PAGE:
Blog Archives

Movie Quote of the Day – Cause for Alarm!, 1951 (dir. Tay Garnett)


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Ellen Jones: It was one of those awful dreams, the kind I used to have when George was overseas. That man lying there was George, my husband, and he was dead. He died trying to kill me.

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Movie Quote of the Day – The Farmer’s Daughter, 1947 (dir. H.C. Potter)


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Glenn Morley: She doesn’t know anything about politics. How can she, I ask you, be expected to give of such things as the minimum wage bill, the full employment bill, the Missouri Valley, the Columbia Valley authorities amendments, the permanent MBPC, atomic bomb control, poll tax, national. . ., well a hundred other things.
Katrin Holstrom: Can you?
Glenn Morley: That’s beside the point. I am already a congressman.

Movie Quote of the Day – Employees’ Entrance, 1933 (dir. Roy Del Ruth)


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Kurt Anderson: With your looks, you shouldn’t have any trouble getting a job.
Madeleine: Thank you. But, I’d rather be employed for my brains.

From The Warner Archive: Forbidden Hollywood, Vol. 7


At this point y’all should be pretty well-versed in Pre-Code Hollywood and all its glory. The Warner Archive is at it again, releasing Vol. 7 of the ever-popular Forbidden Hollywood series. This set features film that, while not the “best” films of the era, feature some of the most salacious scenarios that Hollywood had to offer at the time. These are the kind of morally “loose” films that caused the Catholic church to call the industry indecent. They’re also more sexually charged than most current Hollywood films. The films included in this set are: William A. Wellman’s The Hatchet Man, Edgar Selwyn’s Skyscraper Souls, Roy Del Ruth’s Employees’ Entrance and Robert Florey’s Ex-Lady.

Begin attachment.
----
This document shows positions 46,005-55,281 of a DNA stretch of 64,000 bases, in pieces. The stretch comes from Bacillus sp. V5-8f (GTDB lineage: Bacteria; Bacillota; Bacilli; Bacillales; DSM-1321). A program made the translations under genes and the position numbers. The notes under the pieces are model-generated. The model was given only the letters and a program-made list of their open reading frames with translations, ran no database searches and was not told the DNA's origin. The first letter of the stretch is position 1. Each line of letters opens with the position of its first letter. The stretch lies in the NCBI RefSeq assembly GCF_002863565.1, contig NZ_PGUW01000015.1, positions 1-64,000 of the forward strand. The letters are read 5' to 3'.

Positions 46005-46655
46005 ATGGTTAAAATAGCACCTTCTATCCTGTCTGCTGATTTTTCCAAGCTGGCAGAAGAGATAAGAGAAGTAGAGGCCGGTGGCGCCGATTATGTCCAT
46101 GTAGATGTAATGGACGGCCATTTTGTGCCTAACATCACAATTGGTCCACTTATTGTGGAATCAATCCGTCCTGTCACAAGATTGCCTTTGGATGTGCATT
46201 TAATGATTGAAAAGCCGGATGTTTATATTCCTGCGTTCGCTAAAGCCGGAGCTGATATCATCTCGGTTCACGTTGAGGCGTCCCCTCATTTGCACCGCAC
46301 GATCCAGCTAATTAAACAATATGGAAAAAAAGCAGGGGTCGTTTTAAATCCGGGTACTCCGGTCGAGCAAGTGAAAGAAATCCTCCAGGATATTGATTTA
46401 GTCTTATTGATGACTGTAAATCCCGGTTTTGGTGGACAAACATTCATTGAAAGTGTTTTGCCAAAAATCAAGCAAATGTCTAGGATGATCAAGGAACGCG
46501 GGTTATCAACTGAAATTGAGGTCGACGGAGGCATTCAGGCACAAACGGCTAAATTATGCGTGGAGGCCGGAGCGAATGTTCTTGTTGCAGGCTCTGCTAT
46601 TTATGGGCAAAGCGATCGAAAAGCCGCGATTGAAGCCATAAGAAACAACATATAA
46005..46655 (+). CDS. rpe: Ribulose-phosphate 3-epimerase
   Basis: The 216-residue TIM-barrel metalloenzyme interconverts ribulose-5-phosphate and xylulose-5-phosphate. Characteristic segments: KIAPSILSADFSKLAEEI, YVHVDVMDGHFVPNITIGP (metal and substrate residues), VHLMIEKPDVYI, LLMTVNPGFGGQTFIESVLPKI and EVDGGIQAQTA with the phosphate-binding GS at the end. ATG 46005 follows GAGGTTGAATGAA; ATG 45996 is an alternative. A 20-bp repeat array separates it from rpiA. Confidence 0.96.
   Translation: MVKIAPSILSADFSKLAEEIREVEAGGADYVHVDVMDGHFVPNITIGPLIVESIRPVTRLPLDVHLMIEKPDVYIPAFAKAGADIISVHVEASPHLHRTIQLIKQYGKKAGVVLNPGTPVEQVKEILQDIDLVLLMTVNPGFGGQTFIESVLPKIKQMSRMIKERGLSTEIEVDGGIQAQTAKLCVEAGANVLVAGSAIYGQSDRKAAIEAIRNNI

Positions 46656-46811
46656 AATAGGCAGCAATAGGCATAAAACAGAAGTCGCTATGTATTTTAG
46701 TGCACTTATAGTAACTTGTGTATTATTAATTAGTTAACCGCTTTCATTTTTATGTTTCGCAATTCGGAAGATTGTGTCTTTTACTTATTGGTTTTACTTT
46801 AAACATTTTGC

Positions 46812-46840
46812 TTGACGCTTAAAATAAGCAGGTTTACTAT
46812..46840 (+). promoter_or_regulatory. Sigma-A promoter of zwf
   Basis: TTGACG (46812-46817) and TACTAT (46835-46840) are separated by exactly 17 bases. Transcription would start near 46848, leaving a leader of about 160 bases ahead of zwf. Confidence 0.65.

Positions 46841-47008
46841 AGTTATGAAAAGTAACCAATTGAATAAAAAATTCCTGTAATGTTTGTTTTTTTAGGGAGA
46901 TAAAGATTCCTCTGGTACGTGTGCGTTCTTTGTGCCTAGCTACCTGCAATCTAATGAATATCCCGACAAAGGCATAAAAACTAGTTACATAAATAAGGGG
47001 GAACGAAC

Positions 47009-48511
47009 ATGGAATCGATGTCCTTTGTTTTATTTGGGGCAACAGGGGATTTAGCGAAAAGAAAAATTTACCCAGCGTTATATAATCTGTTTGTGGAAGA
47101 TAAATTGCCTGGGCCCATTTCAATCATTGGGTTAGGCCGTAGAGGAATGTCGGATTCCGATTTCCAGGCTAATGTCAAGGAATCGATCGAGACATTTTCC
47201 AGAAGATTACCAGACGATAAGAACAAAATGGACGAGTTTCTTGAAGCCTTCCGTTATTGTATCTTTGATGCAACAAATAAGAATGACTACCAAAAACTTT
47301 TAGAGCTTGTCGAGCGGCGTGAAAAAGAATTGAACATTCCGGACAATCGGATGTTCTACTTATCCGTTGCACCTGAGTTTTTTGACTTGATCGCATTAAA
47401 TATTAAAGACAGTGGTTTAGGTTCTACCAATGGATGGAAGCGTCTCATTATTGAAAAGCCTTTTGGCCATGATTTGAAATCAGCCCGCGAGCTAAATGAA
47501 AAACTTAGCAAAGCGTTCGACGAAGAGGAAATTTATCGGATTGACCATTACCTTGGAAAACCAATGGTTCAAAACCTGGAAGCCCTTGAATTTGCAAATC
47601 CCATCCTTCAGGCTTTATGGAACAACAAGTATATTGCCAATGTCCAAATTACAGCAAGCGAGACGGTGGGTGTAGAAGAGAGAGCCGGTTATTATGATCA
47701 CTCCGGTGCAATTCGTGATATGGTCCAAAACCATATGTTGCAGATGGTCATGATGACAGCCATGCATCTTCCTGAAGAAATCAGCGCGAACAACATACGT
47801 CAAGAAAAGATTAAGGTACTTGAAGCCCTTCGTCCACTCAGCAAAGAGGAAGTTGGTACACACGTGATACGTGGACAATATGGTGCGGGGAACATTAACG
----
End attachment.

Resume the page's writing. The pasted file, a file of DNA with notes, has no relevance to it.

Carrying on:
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Oscar Vault Monday – The Bishop’s Wife, 1947 (dir. Henry Koster)


A lot of quality classic films that revolve around Christmas unfairly get overlooked as simply a seasonal film, worth pulling out in December only. This is something I hate to see, because a lot of these classic films are such wonderful, timeless films that deserve much more attention than they often receive. Case in point: The Bishop’s Wife. At the time of its release it was nominated for multiple Oscars and widely revered, now it’s mostly only talked about at Christmastime. I suppose by writing about it in December, I’m doing exactly the same thing. Oh well. I love this film. For the longest time it was my favorite Cary Grant film (it’s still in my Top 5) and is endlessly watchable. Like I said earlier, it was nominated for five Academy Awards, winning one: Best Sound (won), Best Score, Best Film Editing and Best Picture. It was up against Crossfire, Great Expectations, Miracle on 34th Street (another Christmas-themed film) and winner Gentleman’s Agreement.

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